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Friday, May 26, 2006
AACS LA Adopts Macrovision's Analog Hole Content Protection


Macrovision's analog content protection technology (ACP) has been included as a requirement in the specification for the content protection technology for Blu-ray and HD DVD by AACS LA.

With this agreement, Macrovision's ACP will be included in the latest AACS LA protection specification release, the Advanced Access Content System, which manages content stored on the next generation of prerecorded and recordable optical media for consumer use with PCs and CE devices. Macrovision's ACP solution offers content protection on next-generation optical discs from analog piracy.

"Macrovision's ACP enables content providers, content aggregators, and device manufacturers to provide quality content for their consumers as next-generation technology such as HDTV gain market adoption," said Michael B. Ayers, spokesperson for AACS LA.

Macrovision's ACP is a device-to-device analog content protection system, protecting over 4.5 billion DVDs for Hollywood and other rights owners since the format's introduction. Macrovision ACP closes the "analog hole" on nearly every DVD player, DVD recorder, PC, and digital video recorder.

The analog hole is the result of consumers making high-quality copies of original DVD content from the analog outputs of their DVD player, DVD recorder, or PC. All that is needed is a single, simple video cable and the press of a button. The video quality of the resulting DVD copy is hard to distinguish from the original.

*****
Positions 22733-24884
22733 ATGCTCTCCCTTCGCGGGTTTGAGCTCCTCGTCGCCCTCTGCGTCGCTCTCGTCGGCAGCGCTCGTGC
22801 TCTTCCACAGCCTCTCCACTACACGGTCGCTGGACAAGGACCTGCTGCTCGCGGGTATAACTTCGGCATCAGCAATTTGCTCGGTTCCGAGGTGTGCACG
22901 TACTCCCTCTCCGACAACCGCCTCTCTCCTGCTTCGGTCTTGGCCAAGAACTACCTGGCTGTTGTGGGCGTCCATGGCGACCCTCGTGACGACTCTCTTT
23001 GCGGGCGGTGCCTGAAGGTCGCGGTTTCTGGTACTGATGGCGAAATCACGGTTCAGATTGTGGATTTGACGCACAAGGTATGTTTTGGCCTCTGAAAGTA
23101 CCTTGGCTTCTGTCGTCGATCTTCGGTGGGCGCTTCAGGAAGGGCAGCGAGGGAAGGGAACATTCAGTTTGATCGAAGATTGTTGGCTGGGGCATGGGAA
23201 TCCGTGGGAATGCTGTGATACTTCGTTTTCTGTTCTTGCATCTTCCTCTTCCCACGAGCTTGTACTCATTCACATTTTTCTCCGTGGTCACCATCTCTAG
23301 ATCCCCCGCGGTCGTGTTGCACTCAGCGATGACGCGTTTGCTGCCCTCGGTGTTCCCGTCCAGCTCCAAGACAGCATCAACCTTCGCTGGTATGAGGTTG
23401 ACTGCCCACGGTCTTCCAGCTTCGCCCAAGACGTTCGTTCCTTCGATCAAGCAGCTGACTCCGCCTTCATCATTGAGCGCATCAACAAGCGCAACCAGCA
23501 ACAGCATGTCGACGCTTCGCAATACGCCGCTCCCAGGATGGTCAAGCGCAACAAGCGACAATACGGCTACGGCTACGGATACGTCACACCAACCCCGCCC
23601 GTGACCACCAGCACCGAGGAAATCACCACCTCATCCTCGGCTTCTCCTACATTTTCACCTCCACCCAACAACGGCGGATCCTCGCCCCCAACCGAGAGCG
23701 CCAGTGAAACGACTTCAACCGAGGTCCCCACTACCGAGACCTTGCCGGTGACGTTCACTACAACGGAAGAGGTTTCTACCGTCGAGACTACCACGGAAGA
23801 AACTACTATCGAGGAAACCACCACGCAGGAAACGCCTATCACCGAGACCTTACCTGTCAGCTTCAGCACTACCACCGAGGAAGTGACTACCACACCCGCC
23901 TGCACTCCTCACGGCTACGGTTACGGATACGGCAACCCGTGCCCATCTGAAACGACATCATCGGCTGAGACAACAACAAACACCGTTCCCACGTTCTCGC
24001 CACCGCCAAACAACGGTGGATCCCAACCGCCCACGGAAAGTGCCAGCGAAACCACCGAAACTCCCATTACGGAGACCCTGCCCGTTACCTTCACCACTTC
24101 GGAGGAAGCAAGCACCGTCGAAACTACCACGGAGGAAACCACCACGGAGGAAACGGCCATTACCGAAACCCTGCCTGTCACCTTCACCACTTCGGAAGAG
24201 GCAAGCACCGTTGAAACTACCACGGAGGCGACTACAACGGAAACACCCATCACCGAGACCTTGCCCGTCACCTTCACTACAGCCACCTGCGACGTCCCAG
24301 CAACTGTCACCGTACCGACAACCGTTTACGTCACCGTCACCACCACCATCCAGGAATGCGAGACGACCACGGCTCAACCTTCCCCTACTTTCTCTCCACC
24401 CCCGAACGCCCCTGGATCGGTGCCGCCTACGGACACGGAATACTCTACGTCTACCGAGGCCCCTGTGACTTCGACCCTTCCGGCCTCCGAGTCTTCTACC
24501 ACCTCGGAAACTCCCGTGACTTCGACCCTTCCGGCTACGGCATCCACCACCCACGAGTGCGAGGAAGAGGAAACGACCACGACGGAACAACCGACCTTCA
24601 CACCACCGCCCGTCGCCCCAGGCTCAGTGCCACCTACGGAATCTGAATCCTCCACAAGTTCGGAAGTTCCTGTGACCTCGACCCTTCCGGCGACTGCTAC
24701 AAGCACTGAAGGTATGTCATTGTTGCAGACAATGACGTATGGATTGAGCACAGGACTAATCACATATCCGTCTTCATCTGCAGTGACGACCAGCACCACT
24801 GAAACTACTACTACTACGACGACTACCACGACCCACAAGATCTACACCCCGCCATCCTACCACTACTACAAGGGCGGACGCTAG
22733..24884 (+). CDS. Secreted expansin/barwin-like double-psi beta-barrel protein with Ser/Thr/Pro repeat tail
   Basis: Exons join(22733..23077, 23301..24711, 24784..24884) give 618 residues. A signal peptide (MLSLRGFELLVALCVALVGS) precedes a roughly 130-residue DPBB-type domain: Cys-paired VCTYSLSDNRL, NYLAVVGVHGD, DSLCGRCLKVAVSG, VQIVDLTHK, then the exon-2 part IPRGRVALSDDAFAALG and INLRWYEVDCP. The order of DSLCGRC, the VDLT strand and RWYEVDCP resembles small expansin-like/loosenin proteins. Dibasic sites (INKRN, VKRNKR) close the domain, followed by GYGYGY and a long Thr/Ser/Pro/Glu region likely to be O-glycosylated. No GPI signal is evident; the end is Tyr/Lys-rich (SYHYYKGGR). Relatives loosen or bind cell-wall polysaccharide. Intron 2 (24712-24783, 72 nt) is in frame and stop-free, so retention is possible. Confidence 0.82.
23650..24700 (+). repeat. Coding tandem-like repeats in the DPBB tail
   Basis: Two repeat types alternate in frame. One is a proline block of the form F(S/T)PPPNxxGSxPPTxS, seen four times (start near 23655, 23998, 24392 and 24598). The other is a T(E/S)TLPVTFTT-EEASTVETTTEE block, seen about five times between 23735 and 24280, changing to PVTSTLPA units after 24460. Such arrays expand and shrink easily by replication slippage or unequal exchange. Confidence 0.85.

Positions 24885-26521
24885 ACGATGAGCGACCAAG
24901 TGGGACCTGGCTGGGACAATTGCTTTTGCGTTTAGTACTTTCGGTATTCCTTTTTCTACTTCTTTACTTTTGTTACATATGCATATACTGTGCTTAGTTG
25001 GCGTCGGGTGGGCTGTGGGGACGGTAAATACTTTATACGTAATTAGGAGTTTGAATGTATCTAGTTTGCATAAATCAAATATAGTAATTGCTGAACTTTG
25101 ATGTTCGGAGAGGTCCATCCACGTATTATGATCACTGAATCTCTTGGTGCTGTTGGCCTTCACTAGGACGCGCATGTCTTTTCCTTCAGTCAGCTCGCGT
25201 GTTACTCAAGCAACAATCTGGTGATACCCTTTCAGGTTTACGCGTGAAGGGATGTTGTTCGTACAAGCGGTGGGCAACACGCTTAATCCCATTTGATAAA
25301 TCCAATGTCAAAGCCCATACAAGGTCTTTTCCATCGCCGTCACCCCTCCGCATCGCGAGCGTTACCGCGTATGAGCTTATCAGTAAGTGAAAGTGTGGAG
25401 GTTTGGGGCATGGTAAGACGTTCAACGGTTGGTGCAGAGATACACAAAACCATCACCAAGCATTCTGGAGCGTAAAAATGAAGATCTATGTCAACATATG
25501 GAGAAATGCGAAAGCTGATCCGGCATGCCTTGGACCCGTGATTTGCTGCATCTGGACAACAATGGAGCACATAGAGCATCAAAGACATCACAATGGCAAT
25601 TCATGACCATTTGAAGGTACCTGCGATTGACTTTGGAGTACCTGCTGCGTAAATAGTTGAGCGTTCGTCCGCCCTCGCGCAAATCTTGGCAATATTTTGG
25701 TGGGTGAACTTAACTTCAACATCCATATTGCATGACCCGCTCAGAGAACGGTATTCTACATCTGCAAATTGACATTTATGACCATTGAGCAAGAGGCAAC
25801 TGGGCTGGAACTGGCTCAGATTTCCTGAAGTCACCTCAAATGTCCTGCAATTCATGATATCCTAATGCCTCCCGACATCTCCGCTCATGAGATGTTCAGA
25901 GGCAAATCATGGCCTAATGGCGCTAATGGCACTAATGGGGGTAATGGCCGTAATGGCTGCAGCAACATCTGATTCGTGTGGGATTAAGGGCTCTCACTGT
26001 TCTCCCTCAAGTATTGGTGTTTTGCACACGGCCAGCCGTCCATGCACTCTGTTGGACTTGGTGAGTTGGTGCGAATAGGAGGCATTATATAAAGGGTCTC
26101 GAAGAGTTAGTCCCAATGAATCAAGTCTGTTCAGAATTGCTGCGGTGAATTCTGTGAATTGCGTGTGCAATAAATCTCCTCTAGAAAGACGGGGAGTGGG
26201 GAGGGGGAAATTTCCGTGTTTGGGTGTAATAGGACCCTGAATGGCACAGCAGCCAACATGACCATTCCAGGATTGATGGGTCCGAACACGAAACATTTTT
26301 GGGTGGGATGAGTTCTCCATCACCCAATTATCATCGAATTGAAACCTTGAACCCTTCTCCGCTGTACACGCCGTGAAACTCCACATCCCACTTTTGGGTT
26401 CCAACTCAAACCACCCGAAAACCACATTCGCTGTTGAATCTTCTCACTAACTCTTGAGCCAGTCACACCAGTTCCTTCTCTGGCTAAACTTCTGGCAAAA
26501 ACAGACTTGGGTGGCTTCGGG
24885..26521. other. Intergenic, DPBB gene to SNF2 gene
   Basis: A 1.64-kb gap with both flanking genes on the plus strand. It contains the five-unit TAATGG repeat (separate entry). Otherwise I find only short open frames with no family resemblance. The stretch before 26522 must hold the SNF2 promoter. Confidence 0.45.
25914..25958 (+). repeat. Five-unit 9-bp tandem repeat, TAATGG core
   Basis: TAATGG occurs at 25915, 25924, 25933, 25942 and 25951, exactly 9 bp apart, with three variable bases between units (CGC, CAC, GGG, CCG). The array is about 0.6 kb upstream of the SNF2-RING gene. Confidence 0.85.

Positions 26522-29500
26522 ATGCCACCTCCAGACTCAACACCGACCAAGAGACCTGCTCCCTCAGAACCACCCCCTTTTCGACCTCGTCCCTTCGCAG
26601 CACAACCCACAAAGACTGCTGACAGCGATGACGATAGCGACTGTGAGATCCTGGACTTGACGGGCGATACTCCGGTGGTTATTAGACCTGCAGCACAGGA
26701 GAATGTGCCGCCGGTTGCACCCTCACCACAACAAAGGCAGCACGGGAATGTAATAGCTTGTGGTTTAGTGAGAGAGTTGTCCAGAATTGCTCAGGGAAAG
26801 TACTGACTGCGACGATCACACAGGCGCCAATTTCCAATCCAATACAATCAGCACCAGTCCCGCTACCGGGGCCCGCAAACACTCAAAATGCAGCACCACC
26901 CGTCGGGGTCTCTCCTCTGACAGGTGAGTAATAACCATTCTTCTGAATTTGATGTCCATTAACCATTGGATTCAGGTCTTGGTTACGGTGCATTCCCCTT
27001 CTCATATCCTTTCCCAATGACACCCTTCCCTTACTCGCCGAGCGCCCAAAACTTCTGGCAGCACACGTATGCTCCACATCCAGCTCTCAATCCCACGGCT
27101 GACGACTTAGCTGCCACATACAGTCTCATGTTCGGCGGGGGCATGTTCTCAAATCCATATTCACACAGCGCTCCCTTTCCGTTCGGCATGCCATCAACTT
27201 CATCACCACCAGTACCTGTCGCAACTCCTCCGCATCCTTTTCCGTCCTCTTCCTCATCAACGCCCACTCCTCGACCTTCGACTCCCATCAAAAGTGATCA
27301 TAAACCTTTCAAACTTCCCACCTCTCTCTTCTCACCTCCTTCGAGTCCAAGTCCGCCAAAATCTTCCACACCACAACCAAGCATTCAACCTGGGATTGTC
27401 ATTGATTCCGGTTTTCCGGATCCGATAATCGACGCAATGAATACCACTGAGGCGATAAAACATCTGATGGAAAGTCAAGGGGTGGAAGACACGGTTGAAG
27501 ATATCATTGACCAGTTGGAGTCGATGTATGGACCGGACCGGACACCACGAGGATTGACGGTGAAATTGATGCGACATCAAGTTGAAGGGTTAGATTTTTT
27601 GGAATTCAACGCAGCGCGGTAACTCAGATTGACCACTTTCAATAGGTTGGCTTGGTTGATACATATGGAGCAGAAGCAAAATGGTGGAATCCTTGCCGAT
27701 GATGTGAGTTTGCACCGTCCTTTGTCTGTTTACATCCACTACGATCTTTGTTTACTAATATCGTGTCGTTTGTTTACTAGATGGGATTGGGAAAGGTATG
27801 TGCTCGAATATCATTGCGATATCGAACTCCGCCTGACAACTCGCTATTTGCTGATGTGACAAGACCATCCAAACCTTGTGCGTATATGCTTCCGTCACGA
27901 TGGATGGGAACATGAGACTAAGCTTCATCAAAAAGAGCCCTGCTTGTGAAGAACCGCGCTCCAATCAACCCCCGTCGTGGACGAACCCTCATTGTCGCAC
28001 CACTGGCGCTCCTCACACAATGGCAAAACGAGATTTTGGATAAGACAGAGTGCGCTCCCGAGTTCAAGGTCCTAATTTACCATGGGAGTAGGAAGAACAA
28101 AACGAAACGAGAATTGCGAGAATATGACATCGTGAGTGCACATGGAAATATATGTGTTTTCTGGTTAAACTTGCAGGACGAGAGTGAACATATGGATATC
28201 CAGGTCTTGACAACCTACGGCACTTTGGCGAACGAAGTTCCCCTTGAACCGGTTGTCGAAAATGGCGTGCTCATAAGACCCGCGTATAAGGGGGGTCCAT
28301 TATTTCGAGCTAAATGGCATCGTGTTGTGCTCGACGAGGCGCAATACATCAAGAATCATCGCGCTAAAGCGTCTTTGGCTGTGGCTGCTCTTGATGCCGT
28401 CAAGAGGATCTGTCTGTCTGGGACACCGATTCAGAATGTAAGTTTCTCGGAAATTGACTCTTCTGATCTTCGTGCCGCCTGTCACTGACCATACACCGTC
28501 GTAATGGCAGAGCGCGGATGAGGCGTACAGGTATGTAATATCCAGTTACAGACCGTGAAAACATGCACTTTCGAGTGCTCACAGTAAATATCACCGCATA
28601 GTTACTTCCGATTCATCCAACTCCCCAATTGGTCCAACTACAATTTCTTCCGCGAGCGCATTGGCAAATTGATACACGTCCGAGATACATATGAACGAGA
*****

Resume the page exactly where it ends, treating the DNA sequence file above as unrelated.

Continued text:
Macrovision ACP prevents or distorts copies of DVDs made over an analog interface to DVD recorders, PCs, digital video recorders (like TiVo, ReplayTV and Media Center PCs), in addition to D-VHS recorders (DVRs) and VCRs.

ACP technology is activated when a rights owner instructs the authoring facility to set Macrovision analog content protection control bits during the authoring process. The activation bits instruct an integrated circuit within the playback device to add ACP to the outgoing analog video. The content protection is transparent when content is viewed, but prevents or substantially degrades copies made on DVD recorders, DVRs, PCs, Media Center PCs, D-VHS recorders and VCRs. The DVD application process for ACP can be transparently combined at the replication facility, regardless of the type of manufacturing systems used. Macrovision's ACP technology must be licensed, but IC and DVD hardware manufacturers do not have to pay royalties.


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